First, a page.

Verizon to test 5G “wireless fiber” for Internet & TV in Spring 2017

Verizon Communications CEO Lowell McAdam described the teleco’s first 5G fixed-wireless trial, planned for early next year, as “wireless fiber.” The trial will focus on several small towns and will support gigabit speeds and over-the-top (OTT) video.

“We won’t be charging for the service, but we will be learning from it and figuring out the distance between the transmitter and the receiver in a 5G environment,” McAdam said at a UBS investor conference in New York.

Verizon has long touted 5G technology, well in advance of the ITU-R standard.  5G can be up to 100 faster than current 4G wireless service, as the basis for a new cable and Internet service.  Analysts claim 5G  is needed for Verizon’s six year, $300 million plan to offer TV and Internet in Boston, for example. But McAdam had not previously given the early 2017 timeline and additional details about Verizon’s efforts.

“We could go to a 300-channel bundle,” McAdam commented. But he noted that the industry is seeing increased demand for “skinny bundles” with fewer channels and that a “skinny bundle” would be part of the Verizon 5G fixed wireless trial.  The customer premises equipment (CPE) supporting the offering will be “very simple,” according to McAdam. It essentially will be a traditional home router with a 5G chip in it, he said.

The carrier is looking for ways to save money and crack new markets as growth in its two main lines of business, wired and wireless phone service, have slowed. In addition to 5G video service, McAdam has also targeted service for smart, connected devices in the Internet of things and online advertising, via the acquisition of AOL and pending purchase of Yahoo.

Verizon’s FiOS unit, which offers TV and Internet service, largely ceased expanding years ago because of the expense of building fiber optic lines to customers.   But the 5G wireless plan could dramatically reduce those costs. A customer would only need a typical router placed by a window to receive signals for high speed Internet and TV service from a neighborhood-based cell tower. Verizon has even discussed deploying more numerous microcells, with new technology that can put a 5G transmitter inside a street light, for example.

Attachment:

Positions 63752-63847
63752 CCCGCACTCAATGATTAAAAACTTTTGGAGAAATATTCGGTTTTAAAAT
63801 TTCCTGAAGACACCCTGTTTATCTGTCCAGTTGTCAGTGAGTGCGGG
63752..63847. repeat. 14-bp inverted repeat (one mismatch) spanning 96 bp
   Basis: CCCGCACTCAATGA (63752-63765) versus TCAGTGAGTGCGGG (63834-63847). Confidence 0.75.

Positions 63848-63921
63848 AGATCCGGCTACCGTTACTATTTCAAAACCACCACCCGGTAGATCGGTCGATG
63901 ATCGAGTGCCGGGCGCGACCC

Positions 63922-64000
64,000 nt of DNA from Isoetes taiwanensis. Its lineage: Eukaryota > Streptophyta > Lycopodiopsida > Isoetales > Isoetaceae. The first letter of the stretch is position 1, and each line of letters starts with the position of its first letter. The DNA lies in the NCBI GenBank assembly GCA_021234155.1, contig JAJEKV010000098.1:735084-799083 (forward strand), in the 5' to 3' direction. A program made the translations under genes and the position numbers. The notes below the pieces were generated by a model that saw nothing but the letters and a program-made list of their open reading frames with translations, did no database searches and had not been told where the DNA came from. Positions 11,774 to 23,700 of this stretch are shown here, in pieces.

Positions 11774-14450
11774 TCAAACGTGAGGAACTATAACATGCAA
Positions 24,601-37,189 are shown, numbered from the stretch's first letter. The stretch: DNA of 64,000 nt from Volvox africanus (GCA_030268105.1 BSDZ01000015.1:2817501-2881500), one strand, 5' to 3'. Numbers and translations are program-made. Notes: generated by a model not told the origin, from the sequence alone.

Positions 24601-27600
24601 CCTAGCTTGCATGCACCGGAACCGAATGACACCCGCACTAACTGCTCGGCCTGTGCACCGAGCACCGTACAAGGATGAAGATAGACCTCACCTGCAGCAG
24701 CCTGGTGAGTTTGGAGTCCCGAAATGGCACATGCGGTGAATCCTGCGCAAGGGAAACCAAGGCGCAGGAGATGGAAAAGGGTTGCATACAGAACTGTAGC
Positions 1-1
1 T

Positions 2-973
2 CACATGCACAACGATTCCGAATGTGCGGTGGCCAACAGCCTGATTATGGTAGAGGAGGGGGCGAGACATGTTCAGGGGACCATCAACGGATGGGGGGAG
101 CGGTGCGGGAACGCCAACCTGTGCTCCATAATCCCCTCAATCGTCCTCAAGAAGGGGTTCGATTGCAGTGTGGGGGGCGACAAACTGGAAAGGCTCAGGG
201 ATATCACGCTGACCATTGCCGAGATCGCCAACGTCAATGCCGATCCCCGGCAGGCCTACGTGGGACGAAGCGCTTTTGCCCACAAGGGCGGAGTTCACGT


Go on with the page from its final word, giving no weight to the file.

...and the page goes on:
“This will allow you to stop anywhere from 200 feet to 1,000 feet, somewhere in that range, we think, from the home and then make it a wireless last leg into the home,” McAdam said. “And I think that is going to be the predominant architecture for wireless service going forward,” he added.

Author Notes:

  1.  FiOS is available in about 54% of the three-state territory Frontier acquired from Verizon in September, 2015. While Verizon’s wireless network operates nationwide, the telco has reduced wireline operations to focus on the Northeast US.
  2. Google Fiber has apparently been put on hold as parent company Alphabet contemplates moving away from fiber to the home service towards a wireless platform that could provide high speed Internet access and TV service in urban areas for much less money.  Google is hoping to use wireless technology to connect homes, rather than cables, in about a dozen new metro areas, including Los Angeles, Chicago and Dallas, according to people familiar with the company’s plans. As a result Alphabet has suspended projects in San Jose, Calif., and Portland, OR.



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